People grew to dislike this Ren Faire reject very quickly and they began complaining to department heads. I was asked if these complaints had merit. “Oh indeed they did”, I responded.
A week before the testing he spoke with everyone privately regarding their performance during the class. He thanked me for helping with the student and said, “look we both know you will pass this.” He spoke more of my training partner and problems with her. Calling her a “delicate flower” at one point. I will never forget that because she was outside the window hiding behind bushes listening which I wasn’t aware of. She told me this right after because she was going to complain about him with other students. The delicate flower remark made her laugh. So I know she heard everything and wasn’t lying.
The evening of testing came as some hot shot from the organization was flown in at the school’s expense to judge the students. A few students were sent to pick him up and some of my classmates were irate about this because it shouldn’t be a student’s responsibility.
We tested with our class training partner and then paired with someone from another class. Everyone else was randomly picked, except for me, the instructor pulled the worst student from other the class and paired me with her. He whispered, “help her out” which I tried my best.
The next day the results were posted on the theater department’s bulletin board. I haven’t seen it yet but students were REALLY pissed (the drama showed through big time), especially all the females because not one of their names were there.
I also couldn’t find my name.
The instructor was in his office and he was noticeably irate over something but this didn’t stop me. I asked, “why is my name not on that list?” He immediately got hot headed and began yelling, “I know you think you’re some martial artist but it’s people like you that prevent me from getting jobs.” I was shocked to hear this. “I did your job for you and helped you out. You even told me I would pass.” I responded.
“I have no authority of who he passed and that’s that.” He fired back.
“I can’t believe I’m hearing this.” I said as he put his face in his palm sulking and looking at his desk. I just walked away and went directly to the dean’s office to tell the assistant dean my story. She mentioned I’m not the only one to say this, that he will not be invited back, it demonstrates his attitude and poor teaching ability all the while they would be writing the Society of their bad experience with him. I didn’t have to tell her anything more.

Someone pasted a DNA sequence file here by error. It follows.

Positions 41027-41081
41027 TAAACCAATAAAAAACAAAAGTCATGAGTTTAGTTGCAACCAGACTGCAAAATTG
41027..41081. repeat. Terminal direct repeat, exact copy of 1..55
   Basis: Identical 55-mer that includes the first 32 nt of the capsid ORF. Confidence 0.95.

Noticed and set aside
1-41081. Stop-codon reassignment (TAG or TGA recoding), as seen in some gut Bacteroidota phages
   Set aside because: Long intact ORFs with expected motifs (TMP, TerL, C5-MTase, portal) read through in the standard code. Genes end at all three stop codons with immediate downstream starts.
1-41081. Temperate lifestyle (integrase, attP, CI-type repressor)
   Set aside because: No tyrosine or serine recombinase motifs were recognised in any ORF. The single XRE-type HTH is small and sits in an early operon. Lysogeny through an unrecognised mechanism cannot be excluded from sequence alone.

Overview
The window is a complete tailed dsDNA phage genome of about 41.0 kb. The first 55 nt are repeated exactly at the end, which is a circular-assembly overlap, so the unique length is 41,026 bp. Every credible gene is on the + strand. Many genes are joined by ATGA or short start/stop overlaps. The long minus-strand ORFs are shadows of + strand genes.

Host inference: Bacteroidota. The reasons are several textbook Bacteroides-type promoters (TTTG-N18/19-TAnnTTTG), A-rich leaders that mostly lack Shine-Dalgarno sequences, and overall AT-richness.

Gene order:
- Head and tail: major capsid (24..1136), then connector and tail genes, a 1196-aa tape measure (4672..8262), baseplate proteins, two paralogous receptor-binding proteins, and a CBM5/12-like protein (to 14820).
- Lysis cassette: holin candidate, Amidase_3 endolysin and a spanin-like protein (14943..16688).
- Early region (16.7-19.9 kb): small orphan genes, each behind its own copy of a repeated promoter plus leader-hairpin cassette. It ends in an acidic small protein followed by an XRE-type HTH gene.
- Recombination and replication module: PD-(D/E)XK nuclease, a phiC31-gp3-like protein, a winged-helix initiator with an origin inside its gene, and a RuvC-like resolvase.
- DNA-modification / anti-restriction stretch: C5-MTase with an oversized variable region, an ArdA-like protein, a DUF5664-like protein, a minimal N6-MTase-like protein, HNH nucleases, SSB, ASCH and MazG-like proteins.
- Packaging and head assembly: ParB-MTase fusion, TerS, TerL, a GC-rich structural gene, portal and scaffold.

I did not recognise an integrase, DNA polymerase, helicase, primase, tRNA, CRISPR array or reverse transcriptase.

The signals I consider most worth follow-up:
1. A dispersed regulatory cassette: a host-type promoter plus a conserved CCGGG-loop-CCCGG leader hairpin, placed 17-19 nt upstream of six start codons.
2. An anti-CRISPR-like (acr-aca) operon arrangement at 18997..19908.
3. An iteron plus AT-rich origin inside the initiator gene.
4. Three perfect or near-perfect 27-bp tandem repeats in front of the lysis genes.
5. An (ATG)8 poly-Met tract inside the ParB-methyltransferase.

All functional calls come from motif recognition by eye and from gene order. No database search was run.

After this incident I avoided him and he became the bane of the theater department. It was then that he was finally open with the relationship he was having with one of the students. He tried buttering up to me during my makeup class final but I wasn’t having it. He did give me an “A” in the class though.
That was nearly 30 years ago. It feels annoying to write about those two because I haven’t thought of them for years but their insolence drove me further to be successful with my career choices. Within a few months of graduating I was getting stunt work in Pittsburgh, earned my Screen Actor’s Guild card, trained with Joe Odom who was a World class fencer and Martial Artist, was studying Bruce Lee’s Jeet Kune Do, and became a part of the local stunt crew.
It goes to show assholes can have a positive influence on your life.
Of course I did a search on him only to see he is still involved with that society and became the chairman at one point. Unfortunately he teaches in San Diego and I couldn’t find anything beyond that. So much for being a New York hot shot fight choreographer. Whatever. I don’t care because I don’t trust some one that still looks like an Irish vagabond with goofy ass hair.
The most rewarding thing out of this class was developing my teaching abilities while seeing my partner develop confidence. She was very thankful but that’s not what I was paying for.